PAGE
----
This week we acquired an interesting Nova Scotia item. It is Tales Told in Rhyme by William
Coates Borrett. I was not very familiar with the author but I have seen his Tales Told Under the
Old Town Clock a few times. What is unique about this book is that the title page was
constructed for presentation. I have never seen this before. So, here is how the title page was
set up (also see photo):
This Book of “Tales Told in Rhyme”
With Drawings by the Author
Was Especially Made up for
With Best Wishes and Greetings
Halifax, N. S. 1950
William Coates Borrett, author, historian and broadcaster, was born in Dartmouth, N.S. in 1894. He was educated at royal military schools in Canada and in Wales. He served with the Canadian Armed Forces in both World Wars. Early in his career he was a pioneer in radio broadcasting, establishing the first commercial station in Nova Scotia in 1926 (CHNS). He was managing director until 1956 when he became vice-president of the Maritime Broadcasting Company. As an author and historian he was known for several books based on Tales Told Under the Old Town Clock, a series of talks on CHNS Radio, Halifax, in the 1940s and 1950s.
After his retirement from broadcasting he became commandant of the Canadian Corps of
Commissionaires (Nova Scotia Division) and was also appointed by the Canadian government
to oversee the restoration of Citadel Hill. He died in 1983. Laid in the book is his business card
"Major Wm. C. Borrett V. D., Adjutant “H” Division, Canadian Corps of Commissionaires,
A Liberal, he was elected four consecutive times to the House of Commons of Canada as the Member of Parliament representing the Nova Scotia electoral district of Halifax. He was first elected in the Canadian federal election of 1935, and was re-elected in 1940, 1945, and 1949.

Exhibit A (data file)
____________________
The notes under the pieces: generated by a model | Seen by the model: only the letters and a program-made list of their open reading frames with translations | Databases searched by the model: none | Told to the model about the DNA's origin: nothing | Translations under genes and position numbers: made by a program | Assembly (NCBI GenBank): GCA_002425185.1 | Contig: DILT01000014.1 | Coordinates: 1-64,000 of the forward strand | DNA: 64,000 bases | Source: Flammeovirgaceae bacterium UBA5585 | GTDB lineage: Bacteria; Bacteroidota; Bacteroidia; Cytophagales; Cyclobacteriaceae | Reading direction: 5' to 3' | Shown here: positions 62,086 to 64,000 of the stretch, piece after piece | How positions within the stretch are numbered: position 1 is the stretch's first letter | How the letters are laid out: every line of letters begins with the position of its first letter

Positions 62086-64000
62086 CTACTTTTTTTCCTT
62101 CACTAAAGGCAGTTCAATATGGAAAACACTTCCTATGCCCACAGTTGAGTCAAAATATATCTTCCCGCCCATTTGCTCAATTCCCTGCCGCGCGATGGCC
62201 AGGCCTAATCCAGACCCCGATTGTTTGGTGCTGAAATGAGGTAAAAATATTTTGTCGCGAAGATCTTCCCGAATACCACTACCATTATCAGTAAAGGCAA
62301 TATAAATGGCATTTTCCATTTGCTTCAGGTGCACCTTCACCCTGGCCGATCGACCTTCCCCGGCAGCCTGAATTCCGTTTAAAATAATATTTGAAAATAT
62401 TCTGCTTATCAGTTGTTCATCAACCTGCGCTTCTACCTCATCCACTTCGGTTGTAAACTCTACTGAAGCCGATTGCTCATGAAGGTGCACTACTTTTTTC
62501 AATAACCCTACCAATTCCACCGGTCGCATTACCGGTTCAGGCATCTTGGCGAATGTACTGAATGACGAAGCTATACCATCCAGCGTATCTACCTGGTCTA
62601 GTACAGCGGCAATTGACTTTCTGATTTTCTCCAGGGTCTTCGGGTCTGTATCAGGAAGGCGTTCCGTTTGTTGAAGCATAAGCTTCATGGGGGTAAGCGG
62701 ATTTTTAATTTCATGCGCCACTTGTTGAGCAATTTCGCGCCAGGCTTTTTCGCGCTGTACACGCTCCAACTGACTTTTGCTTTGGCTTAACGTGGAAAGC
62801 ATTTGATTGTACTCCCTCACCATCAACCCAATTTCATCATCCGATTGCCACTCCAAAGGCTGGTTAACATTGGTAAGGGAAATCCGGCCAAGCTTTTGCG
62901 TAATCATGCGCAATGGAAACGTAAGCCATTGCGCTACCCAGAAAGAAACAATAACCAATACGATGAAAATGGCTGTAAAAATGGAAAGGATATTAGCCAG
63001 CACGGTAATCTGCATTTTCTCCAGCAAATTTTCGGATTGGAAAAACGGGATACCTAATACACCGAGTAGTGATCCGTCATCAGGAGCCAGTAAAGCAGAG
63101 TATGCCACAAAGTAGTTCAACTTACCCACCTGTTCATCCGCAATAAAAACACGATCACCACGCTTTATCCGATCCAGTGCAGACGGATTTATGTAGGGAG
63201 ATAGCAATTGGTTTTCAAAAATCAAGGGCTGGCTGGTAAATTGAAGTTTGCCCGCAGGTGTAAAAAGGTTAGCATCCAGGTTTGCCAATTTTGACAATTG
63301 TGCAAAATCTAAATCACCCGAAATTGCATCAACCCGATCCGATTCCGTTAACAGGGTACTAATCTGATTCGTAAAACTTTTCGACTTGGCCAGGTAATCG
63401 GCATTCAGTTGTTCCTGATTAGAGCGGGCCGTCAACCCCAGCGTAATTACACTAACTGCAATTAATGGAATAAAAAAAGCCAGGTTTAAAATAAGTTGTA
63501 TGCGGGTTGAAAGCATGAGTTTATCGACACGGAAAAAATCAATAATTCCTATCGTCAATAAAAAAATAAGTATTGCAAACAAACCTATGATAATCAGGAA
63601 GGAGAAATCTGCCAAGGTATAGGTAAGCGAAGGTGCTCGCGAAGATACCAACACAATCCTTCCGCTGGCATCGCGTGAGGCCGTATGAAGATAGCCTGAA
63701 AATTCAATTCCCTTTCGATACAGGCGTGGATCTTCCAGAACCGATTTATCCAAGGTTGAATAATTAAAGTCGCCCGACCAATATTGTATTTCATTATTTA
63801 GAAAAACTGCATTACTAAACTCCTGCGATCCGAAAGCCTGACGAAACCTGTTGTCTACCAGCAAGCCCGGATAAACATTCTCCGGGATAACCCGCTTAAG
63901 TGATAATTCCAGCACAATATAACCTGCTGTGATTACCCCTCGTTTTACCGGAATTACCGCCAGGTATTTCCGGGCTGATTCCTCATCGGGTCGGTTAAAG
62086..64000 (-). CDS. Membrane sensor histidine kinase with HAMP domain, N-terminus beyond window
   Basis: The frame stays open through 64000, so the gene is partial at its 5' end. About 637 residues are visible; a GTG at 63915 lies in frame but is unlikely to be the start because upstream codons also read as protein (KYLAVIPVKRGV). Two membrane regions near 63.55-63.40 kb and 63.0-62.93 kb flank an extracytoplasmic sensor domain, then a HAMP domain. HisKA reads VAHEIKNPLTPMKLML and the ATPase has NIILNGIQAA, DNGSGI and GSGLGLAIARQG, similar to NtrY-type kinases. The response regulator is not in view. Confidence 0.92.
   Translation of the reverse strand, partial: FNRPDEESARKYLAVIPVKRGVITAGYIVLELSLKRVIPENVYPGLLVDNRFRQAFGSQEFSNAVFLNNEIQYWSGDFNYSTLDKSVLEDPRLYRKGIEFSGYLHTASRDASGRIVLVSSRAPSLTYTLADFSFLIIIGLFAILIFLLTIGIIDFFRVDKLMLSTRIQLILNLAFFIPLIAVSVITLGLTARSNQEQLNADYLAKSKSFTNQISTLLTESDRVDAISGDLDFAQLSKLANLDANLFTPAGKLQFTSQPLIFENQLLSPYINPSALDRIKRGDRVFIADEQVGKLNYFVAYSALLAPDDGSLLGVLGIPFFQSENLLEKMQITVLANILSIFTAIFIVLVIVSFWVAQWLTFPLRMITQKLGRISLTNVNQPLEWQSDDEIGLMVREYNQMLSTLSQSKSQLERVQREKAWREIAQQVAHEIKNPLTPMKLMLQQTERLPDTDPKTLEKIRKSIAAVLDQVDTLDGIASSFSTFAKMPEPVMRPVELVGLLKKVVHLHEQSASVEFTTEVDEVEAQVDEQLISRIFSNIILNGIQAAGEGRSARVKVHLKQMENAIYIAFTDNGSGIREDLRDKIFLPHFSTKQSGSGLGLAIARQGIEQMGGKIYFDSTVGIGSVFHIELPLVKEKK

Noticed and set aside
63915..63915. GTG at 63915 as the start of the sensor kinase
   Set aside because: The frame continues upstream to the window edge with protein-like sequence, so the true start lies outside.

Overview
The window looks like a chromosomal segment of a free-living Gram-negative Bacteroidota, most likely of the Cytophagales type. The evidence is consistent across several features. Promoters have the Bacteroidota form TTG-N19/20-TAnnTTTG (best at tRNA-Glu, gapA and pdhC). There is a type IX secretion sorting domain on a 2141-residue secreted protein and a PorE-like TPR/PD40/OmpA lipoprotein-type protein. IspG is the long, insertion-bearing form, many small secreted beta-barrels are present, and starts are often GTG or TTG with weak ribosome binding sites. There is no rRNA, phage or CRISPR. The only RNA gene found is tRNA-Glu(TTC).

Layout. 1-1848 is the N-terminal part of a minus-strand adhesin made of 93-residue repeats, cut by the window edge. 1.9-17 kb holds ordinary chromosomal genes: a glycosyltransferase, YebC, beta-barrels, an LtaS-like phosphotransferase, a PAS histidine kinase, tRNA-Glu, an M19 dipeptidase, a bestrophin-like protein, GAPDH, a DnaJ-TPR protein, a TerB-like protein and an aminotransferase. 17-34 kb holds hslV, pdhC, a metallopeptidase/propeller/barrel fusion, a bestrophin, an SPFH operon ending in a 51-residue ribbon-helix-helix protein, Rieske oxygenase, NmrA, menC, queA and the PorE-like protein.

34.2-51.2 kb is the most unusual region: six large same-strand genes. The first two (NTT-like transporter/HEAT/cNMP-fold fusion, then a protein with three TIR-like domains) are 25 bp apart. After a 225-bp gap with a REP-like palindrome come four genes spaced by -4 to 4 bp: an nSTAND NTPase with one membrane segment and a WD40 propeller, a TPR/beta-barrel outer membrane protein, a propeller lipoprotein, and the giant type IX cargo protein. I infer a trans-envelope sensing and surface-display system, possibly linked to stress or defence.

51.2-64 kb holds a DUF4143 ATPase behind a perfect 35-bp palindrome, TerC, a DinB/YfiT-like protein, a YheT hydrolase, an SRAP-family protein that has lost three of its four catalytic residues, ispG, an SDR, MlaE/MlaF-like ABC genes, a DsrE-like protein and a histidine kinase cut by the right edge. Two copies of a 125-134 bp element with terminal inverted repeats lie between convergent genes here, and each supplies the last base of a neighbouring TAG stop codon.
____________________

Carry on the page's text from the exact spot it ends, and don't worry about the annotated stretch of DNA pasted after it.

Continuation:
On 28 July 1955, he was appointed to the Senate of Canada on the recommendation of Louis
St-Laurent, and represented the senatorial division of Halifax-Dartmouth until his death.
Outside of his political life, Isnor was a successful Halifax businessman and operated a chain of
clothing stores bearing his name in Nova Scotia. A street in Dartmouth, Nova Scotia was named
after him, as well a senior citizens home in Halifax, the Gordon B. Isnor Manor.
Not only does this book have the filled in the blank spaces by the author, it also has the
signature “Gordon B. Isnor” on the first free endpaper.
Presumably, Borrett had a pile of these printed up in 1950, and then presented them over the
ensuing years. Isnor was appointed to the Senate in 1955, so the presentation was later than
A great association volume between two prominent Nova Scotians of the mid-twentieth century.